Adept in sales, due to his previous experience in marketing, Arnett found a job selling cemetery plots and crypts for the archdiocese. Quite successful, he paid off all of his debts and was in a position to take a lower paying job at St. Jerome’s teaching religion to middle school students, adult formation, youth ministry, youth catechism and RCIA.
While it was approved by Pope John Paul II in 1980, when he signed a “pastoral provision” providing dispensation for Episcopal priests entering the Catholic Church (See Archbishop Jerome E. Listecki’s Herald of Hope on Page 2), being the first person to go through the program in the Milwaukee Archdiocese was confusing for everyone involved.
“It was hard because no one really knew what the educational requirements would be,” he said. “At one point, I was quite discouraged, and then my mom died March 13, last year, and when I got back from her funeral, Bishop (William) Callahan called to tell me he was sorry about my mom; then he said knew it was bad timing, but he wanted me to go to Seton Hall Seminary and do a theological evaluation. My wife joked that my mom was already shaking things up in heaven.”
For one year, Arnett studied 40 books and more than 50 topics. This past March, he took two days of written and two days of oral examinations.
“It was very intense,” he said. “But the professors were wonderful and I passed with honors in seven disciplines.”
While he had the approval of the Milwaukee Archdiocese, he had to wait for formal approval from the Vatican regarding ordination, a process that takes between two and six months. That approval came and Arnett will be ordained to the diaconate by Archbishop Listecki on Wednesday, Oct. 27, St. Francis Xavier, Kansasville. He is scheduled to be ordained a priest in spring.
Since this past June, Arnett, as a layperson, served as parish director of St. John the Baptist and St. Francis Xavier Parishes in the Union Grove/Kansasville area. He will continue in that role following his diaconal ordination.
“I really have to pinch myself sometimes to realize that, God willing, I will be standing at an altar in the near future. That is just an awesome thought. The whole process, there have been so many things where something had to happen in the narrowest time or window and they all happened exactly when it needed to. It may have been in the 11th hour, but once a coincidence, twice a coincidence, but time after time, I realized it was God blessing us throughout this process. While it was difficult, I have so much to be thankful for,” he said.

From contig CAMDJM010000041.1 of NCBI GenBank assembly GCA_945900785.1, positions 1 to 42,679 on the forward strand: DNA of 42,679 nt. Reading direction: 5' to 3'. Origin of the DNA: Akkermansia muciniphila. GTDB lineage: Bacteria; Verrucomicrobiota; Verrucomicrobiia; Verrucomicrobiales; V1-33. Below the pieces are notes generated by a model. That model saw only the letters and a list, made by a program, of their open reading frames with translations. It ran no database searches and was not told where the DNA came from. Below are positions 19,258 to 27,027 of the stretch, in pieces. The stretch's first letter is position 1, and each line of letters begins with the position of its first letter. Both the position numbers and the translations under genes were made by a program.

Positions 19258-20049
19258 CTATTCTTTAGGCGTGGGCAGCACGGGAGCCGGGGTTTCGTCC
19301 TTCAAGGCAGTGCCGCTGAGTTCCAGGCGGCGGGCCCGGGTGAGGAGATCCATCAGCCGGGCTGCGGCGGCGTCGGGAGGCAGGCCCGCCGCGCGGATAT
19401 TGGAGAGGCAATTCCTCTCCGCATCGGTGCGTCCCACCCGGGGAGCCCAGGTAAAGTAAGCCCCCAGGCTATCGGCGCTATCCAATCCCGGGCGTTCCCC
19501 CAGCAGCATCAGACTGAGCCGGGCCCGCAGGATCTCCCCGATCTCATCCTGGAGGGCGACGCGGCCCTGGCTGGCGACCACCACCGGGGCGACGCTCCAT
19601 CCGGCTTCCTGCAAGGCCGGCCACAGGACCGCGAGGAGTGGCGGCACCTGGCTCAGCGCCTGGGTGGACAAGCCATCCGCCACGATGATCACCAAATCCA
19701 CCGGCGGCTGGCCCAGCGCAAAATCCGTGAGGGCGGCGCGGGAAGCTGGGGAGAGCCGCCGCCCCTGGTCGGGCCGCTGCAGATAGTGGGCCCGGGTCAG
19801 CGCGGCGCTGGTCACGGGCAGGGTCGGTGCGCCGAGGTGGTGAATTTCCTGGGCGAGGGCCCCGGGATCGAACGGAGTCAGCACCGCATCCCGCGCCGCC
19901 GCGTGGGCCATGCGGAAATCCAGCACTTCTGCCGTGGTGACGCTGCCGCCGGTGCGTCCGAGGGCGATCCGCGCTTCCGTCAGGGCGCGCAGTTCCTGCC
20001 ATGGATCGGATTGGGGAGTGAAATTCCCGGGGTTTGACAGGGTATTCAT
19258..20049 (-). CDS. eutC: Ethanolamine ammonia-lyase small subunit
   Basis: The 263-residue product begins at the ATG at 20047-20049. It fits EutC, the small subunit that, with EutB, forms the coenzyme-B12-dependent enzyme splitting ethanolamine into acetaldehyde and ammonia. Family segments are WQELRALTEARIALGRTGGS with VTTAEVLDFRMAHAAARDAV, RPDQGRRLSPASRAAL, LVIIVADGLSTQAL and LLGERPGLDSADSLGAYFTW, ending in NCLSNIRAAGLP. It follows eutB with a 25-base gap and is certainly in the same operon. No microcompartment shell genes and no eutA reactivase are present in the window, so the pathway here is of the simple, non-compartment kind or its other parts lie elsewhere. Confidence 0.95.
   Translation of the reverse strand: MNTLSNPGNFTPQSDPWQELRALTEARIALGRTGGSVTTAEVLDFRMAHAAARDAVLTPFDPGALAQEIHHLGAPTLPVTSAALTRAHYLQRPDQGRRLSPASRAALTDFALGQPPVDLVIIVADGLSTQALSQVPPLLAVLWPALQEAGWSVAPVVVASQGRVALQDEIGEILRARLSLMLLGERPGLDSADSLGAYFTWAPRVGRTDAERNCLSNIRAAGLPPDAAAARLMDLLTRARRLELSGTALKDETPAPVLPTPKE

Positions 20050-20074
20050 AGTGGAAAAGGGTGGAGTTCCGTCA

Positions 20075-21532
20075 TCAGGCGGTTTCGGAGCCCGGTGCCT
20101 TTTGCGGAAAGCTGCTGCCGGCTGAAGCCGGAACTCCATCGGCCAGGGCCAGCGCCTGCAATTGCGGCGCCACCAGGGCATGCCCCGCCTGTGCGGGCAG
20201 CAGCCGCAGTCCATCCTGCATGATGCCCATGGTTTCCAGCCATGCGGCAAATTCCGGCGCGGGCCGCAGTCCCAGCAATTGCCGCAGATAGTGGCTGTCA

According to Bishop Richard J. Sklba, then-Milwaukee Archbishop William E. Cousins, Episcopal Bishop Donald H.V. Hallock and other “covenanted partners” entered into a “gentleman’s agreement” almost 50 years ago in which a member of the clergy moving from one denomination to another would not be assigned to serve in the area he previously served so as “to avoid confusion among former parishioners.” With Arnett serving in the Union Grove/Kansasville area, Bishop Sklba said, “The essence of the agreement is honored.”
Arnett is the first person to go through the pastoral provision process, but he won’t be the first married priest in the Milwaukee Archdiocese. Two years ago, Fr. Michael Sheip served the Milwaukee area. The priest and his wife and family have since returned to the Diocese of Venice, Fla.
Currently, there are about 100 married priests in the country and most are former Episcopalian ministers.
“Balancing the two vocations isn’t easy, but it is like balancing family with any vocation,” he said. “I just need to make sure that my own spiritual life is sound and then all else will fall into place. If we bring our spiritual lives together, rather than simply our marital lives, then we will have a good foundation. I look forward to preaching and have literally dreamed of saying Mass….”